Companies just got into the habit of restrictive ads based on ”native” criteria, but avoid taking the liability of the added value of a natively made translation.


Why is added value a liability?

lumierre wrote:
If we want a native to do the job, then we must clarify why this restriction, is any job specification allowing us to make this restriction?


Generally native speakers do a better job. That's probably why it's pretty much a default requirement for agencies who care about providing a quality service. Of course there are exceptions. But that's what they are - exceptions rather than the rule.

Since you insist on quoting bits of legislation, here is another excerpt from the one you posted.


"Section 8
Permissible Difference of Treatment On Grounds of Occupational Requirements

(1) A difference of treatment on any of the grounds referred to under Section 1 shall not constitute discrimination where, by reason of the nature of the particular occupational activities or of the context in which they are carried out, such grounds constitute a genuine and determining occupational requirement, provided that the objective is legitimate and the requirement is proportionate."
https://www.gesetze-im-internet.de/englisch_agg/index.html


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lumierre
Local time: 19:20
Member (2013)
German to English
+ ...
TOPIC STARTER
just one clarification Mar 26

Fiona Grace Peterson wrote:and the requirement is proportionate."
https://www.gesetze-im-internet.de/englisch_agg/index.html



The anti-discrimination agency I consulted clarified to me that it is not proportionate when is blatant, as Fiona puts it. Like, to be native, no matter what.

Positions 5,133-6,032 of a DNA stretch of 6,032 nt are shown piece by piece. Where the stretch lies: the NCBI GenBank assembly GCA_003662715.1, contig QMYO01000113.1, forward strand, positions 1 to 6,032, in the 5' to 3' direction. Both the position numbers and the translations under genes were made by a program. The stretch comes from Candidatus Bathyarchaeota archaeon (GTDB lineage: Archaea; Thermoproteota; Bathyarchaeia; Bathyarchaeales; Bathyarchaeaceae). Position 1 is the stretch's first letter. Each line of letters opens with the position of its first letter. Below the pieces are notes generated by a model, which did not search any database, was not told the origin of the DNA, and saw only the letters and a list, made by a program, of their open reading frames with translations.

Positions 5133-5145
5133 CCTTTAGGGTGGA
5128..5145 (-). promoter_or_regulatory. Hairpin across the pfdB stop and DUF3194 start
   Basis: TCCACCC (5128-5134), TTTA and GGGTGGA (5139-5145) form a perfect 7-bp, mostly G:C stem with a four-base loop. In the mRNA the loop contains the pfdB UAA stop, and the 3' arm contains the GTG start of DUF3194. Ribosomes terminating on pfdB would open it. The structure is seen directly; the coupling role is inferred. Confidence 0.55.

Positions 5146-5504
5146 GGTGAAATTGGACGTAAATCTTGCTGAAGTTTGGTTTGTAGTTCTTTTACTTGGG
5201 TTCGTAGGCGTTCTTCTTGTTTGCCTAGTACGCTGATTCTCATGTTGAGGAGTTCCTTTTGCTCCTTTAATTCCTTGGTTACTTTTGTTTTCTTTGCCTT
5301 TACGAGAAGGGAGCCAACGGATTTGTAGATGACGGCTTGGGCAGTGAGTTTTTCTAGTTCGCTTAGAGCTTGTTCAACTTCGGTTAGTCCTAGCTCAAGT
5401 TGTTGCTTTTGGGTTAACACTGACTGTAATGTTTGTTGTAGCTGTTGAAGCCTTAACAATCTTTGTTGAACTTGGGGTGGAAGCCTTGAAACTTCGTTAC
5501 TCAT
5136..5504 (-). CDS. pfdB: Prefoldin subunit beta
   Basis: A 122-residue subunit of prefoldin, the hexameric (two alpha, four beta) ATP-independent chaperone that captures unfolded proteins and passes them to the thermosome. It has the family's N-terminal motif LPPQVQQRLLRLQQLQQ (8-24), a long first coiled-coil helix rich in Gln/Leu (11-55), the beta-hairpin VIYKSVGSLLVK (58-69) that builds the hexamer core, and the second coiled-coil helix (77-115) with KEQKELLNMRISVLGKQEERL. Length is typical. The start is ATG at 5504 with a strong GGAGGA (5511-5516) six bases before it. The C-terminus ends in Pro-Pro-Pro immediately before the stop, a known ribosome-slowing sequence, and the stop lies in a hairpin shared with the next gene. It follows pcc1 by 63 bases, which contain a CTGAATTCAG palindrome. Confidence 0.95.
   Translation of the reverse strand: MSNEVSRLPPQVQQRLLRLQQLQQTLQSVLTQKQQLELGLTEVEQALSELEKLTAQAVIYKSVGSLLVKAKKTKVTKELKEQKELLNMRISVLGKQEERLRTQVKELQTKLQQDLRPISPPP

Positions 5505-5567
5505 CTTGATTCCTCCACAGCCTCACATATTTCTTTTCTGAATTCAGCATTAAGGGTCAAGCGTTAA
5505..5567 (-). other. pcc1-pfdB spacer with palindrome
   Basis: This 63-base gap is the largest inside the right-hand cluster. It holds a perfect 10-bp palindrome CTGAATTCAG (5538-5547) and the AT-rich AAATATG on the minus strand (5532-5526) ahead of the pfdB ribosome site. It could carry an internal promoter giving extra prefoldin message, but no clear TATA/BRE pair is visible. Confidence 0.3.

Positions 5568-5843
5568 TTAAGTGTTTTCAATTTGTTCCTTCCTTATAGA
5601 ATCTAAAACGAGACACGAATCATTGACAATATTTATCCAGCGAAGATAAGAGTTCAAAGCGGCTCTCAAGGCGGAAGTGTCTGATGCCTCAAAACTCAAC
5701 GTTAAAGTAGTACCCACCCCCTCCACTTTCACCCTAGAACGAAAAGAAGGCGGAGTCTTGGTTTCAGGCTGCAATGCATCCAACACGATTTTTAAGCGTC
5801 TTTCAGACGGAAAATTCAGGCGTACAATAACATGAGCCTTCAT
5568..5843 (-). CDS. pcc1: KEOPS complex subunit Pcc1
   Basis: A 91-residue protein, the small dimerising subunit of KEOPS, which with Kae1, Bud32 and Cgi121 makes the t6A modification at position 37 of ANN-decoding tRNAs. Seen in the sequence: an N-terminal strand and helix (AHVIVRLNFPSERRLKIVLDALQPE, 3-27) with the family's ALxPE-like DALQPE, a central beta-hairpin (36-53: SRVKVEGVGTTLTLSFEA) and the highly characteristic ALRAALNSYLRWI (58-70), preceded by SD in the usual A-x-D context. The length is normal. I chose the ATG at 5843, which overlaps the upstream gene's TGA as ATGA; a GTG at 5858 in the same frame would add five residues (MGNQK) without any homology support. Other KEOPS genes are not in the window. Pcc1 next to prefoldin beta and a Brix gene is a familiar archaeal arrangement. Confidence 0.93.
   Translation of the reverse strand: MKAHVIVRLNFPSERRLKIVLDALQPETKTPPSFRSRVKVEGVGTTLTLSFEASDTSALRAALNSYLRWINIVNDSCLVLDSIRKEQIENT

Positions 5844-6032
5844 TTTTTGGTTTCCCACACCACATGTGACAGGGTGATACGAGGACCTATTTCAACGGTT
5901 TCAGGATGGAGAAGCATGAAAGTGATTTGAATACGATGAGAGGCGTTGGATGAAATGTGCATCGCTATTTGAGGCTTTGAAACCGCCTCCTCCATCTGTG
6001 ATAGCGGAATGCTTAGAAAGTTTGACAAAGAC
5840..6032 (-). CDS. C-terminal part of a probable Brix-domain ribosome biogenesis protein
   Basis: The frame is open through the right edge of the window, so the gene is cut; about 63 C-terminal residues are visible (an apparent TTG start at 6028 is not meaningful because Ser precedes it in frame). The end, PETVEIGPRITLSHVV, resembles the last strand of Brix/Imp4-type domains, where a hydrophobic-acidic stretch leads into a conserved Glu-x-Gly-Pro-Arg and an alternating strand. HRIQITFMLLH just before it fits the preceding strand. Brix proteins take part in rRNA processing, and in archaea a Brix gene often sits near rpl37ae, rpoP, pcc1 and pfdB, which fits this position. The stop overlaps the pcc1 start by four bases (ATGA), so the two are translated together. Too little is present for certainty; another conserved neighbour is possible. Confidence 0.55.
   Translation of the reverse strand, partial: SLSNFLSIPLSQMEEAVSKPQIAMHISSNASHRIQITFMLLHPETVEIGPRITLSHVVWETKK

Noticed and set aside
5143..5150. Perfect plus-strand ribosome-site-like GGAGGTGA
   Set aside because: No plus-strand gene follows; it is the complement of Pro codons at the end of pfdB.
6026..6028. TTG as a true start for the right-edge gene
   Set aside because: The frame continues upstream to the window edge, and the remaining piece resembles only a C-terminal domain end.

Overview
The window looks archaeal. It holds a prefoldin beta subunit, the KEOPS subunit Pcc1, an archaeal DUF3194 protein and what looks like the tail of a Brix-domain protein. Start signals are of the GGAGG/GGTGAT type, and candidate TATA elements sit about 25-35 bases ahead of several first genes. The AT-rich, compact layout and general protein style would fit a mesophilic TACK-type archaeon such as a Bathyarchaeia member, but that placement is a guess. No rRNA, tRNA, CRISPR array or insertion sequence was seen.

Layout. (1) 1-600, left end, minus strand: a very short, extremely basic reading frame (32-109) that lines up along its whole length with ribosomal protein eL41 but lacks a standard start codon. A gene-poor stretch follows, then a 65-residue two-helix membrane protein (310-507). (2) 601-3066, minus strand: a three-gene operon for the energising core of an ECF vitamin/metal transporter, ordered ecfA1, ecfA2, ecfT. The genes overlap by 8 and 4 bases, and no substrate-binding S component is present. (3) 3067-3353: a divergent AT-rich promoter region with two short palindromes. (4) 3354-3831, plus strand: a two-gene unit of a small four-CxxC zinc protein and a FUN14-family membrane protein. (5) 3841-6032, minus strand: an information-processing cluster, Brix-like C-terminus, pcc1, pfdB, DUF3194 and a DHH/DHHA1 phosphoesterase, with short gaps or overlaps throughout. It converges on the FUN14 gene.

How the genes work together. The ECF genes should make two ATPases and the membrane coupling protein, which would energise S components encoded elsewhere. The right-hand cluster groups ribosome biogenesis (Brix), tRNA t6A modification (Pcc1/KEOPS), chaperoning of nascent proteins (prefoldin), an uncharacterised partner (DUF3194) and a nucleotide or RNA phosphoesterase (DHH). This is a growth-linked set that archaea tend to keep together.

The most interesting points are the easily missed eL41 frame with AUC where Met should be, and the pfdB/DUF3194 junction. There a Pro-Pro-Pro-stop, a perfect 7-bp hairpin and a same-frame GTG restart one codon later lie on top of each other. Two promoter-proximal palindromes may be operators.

DZiW
Ukraine
English to Russian
+ ...
Divide and rule Mar 26

 First of all: unlike clones, all people are initially and naturally (1) different and (2) biased. Why, even really native speakers don't know many specific words and can't understand specialized texts out of their expertise, let alone translating. It's like an excellent specialist in a field often can't explain it or teach the subject properly.

 That's why some baddies abuse real and fake features to unite or separate people(s) and strata--at will an
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 First of all: unlike clones, all people are initially and naturally (1) different and (2) biased. Why, even really native speakers don't know many specific words and can't understand specialized texts out of their expertise, let alone translating. It's like an excellent specialist in a field often can't explain it or teach the subject properly.

 That's why some baddies abuse real and fake features to unite or separate people(s) and strata--at will and on the purpose.

 Meanwhile, I know that depending on the audience, some end clients (not middlemen aka agencies) prefer 'culture-neutral' (nonnative) English translation to mitigate stereotyping. It renders such translation more as transcreation and rewriting.
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Mirko Mainardi  Identity Verified
Italy
Local time: 19:20
Member
English to Italian
This is about the service, not the person... Mar 26

I believe this can't be really considered discrimination, simply because it is not about excluding someone based on prejudice, but rather about making a precise choice concerning a service you are seeking to acquire.